About this book
‘This book provides a comprehensive survey of the discipline that relates both the successes and challenges of creating and sustaining a sociological perspective within this small semi-peripheral society.’
—David Pearson, Victoria University of Wellington, New Zealand
‘A thoroughly fascinating account of the growth of New Zealand Sociology which addresses the thorny question of whether there has been, or remains, a distinctive Sociology of New Zealand - a question often raised but rarely answered.’—Fran Collyer, University of Sydney, Australia
This book provides the first comprehensive analysis of the various sociologies of New Zealand from the late 19th century to the present day. Opening with previously undocumented insights into the history of proto-sociology in New Zealand, the book then explores the parallel stories of the discipline both as a mainstream subject in Sociology departments and as a more diffuse ‘sociology’ within other university units .The rise and fall of departments, specialties and research networks is plotted and the ways in which external and internal factors have shaped these is explained. Different generations of sociologists, including many immigrants, are each shown to have left their unique mark on New Zealand sociology. The author demonstrates that the rising interest in topics specific to New Zealand has been accompanied by increasing capacities to contribute to world sociology. This book will have inter-disciplinary appeal across the social sciences and provides a valuable study of the development of sociology in a semi-peripheral country.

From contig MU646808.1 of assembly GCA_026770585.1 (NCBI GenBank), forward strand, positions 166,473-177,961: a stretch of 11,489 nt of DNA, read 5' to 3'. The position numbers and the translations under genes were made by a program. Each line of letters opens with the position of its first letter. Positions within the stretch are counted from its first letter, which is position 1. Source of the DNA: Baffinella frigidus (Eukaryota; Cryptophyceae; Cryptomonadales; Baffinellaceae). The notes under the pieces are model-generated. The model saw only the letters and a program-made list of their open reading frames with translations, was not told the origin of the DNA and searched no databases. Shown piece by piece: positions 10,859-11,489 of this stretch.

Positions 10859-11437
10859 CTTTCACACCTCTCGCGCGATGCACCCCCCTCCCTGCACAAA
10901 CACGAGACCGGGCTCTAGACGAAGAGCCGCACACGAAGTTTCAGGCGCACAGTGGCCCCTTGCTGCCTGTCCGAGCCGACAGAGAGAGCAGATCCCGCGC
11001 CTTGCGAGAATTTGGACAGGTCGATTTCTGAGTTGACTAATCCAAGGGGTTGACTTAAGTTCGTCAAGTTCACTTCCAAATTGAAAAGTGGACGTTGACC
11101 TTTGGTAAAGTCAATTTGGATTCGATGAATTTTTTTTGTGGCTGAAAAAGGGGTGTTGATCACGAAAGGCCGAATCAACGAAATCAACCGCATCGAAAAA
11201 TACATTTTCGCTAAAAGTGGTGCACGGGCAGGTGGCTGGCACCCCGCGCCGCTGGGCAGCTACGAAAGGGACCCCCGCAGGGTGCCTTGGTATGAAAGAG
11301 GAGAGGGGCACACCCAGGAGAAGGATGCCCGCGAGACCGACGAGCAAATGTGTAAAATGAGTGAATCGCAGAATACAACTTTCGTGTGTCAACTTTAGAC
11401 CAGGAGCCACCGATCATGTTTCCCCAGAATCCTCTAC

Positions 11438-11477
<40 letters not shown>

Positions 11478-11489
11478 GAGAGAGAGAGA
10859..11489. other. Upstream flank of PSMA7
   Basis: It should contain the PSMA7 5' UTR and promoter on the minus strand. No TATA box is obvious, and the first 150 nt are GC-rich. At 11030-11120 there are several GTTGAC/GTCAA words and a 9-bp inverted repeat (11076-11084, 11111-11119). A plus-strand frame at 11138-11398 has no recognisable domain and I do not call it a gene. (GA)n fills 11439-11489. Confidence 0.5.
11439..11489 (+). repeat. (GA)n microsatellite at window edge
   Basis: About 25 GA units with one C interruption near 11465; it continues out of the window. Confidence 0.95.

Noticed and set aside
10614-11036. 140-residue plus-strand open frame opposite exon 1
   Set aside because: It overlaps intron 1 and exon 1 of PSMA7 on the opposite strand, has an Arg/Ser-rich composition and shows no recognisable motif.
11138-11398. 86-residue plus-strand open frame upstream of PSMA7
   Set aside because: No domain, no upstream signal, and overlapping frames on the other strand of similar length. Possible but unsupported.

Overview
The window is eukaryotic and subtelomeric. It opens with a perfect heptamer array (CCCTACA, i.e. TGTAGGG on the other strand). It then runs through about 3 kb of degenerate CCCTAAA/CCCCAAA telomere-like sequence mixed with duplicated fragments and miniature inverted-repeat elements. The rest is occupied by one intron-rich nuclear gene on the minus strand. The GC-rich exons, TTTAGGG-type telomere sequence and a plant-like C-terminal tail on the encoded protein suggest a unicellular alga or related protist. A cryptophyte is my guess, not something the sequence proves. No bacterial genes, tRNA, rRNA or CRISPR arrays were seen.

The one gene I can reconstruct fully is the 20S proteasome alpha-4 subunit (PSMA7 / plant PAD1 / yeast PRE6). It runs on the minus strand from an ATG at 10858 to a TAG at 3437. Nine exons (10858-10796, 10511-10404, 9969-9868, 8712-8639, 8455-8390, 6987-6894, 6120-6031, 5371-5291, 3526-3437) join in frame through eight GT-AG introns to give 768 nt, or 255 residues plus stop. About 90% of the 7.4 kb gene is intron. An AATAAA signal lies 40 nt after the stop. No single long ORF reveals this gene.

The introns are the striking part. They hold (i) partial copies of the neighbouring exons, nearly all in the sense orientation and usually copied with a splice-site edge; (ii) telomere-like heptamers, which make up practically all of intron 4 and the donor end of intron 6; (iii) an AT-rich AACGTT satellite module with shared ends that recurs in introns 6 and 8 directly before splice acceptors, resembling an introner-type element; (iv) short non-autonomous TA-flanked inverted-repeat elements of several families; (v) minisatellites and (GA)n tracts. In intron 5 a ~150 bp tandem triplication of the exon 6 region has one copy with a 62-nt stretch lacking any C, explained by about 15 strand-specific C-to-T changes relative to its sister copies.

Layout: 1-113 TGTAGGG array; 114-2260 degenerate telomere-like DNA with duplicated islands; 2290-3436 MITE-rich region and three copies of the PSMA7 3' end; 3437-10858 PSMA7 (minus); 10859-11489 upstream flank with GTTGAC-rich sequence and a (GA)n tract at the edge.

Charles Crothers is Professor of Sociology in the Department of Social Sciences at Auckland University of Technology, New Zealand, and Senior Research Associate at the University of Johannesburg, South Africa.
History of Sociology Sociology of Sociology New Zealand sociology of knowledge history of the social sciences national sociology institutionalization of sociology Bibliometrics Knowledge Production tertiary education in New Zealand regional sociology Semi-Periphery countries